An MD with ME/CFS does a deep dive into the research – and lights upon an unusual drug that works for him.
The first blog in a series highlighting the different ways people have recovered or are recovering featured James’s remarkable improvement from a very severe case of ME/CFS while being treated for CIRS (chronic immune response syndrome) under the care of Dr. Heyman.
The second in the series features another doctor felled by ME/CFS who’d fruitlessly tried many treatments over the course of his ten-year illness. His own research led him to try a drug that’s usually associated with longevity but which ended up working wonders with his ME/CFS. Here is Jeremy Waletzky’s ME/CFS recovery/recovering story.
Jeremy’s Rapamycin Resurgence
I am a 79-year-old physician whose chronic fatigue syndrome (ME/CFS) was initially diagnosed 10 years ago by Dr. Anthony Komaroff, an internist and internationally recognized ME/CFS expert at Harvard. Immediately prior to my CFS, I was in very good health. My favorite activity was mountain hiking and a year earlier I had climbed to the top of an 18,000-foot extinct volcano in Chile. I frequently went on 1-to-2-hour aerobic hikes. “I was living life to the fullest.”
An upper respiratory infection triggered by ME/CFS. My main symptom was severe fatigue which produced brain fog. I suffered from a post-exertional malaise which usually peaked 24 to 48 hours after any demanding (including mental) activity. After working all my life in an intellectually challenging career, I found could only concentrate for two hours at a time. I was mainly housebound but could not do any household chores. At times I couldn’t walk a block. My social life was nonexistent. I recently found a note to myself that I was leading only 30% of my life.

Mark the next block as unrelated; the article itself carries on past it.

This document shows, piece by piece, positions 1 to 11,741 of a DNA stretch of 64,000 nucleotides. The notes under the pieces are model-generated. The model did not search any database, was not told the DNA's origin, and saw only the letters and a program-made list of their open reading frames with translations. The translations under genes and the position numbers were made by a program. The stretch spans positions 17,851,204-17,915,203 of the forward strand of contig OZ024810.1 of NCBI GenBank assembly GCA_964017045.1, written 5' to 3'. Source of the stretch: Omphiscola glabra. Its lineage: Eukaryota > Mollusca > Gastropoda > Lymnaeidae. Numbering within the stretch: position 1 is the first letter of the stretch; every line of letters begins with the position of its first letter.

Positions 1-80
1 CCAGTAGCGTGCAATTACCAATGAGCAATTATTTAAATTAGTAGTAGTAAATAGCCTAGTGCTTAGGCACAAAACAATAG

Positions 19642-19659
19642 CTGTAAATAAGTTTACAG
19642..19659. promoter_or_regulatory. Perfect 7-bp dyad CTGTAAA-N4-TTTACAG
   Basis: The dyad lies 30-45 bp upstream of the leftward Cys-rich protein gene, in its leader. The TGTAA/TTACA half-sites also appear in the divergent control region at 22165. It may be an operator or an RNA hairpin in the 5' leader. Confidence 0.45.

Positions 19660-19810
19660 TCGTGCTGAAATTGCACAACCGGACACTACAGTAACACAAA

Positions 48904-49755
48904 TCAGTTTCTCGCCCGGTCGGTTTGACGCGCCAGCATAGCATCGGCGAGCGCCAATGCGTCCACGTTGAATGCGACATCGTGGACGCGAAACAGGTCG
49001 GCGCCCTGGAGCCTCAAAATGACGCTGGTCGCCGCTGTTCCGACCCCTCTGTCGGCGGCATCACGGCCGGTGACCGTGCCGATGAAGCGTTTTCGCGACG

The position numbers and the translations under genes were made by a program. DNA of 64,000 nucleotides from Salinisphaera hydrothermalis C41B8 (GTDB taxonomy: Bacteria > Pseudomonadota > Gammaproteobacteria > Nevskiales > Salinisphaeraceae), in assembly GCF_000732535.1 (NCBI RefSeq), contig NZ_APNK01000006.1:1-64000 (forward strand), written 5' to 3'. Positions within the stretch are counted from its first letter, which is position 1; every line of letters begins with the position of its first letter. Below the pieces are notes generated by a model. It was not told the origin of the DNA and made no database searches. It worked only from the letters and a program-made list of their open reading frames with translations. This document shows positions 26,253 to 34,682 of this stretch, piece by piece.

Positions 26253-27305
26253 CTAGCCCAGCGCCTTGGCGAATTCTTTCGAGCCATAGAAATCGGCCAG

Following Dr. Komaroff’s retirement, I was under the care of an excellent psychiatrist/neurologist at Johns Hopkins, who left practice in 2020. During my time with them, I tried antidepressants, antivirals, erythromycin, doxycycline, N acetylcysteine, trental, Nexavir, alpha-lipoic acid, three omega fatty acids, minocycline, S adenyl methionine, probiotics, courses of intensive Theta TMS (over 400 sessions), direct current brain stimulation, and infrared treatment – all without success. I made sure that all were administered at the correct dose for the correct time interval. I was also taking lithium 300 mg, lisinopril 10 mg, amlodipine 10 mg, Lamotrigine 75 mg, and amitriptyline 75 mg.
I noticed an improvement in three weeks and by six weeks I was in remission.
I was unresponsive to everything until beginning rapamycin treatment, 6 mg once weekly in December 2021. I noticed an improvement in three weeks and by six weeks I was in remission.
Rapamycin’s tale of discovery is unique and fantastic and can be readily found on the web. Rapamycin was initially approved by the FDA in 1999 to prevent organ rejection in liver transplant patients, is commonly used to prevent kidney transplant rejection, and is also used with similar drugs, called rapalogs for cancer treatment, and to prevent restenosis following coronary angioplasty.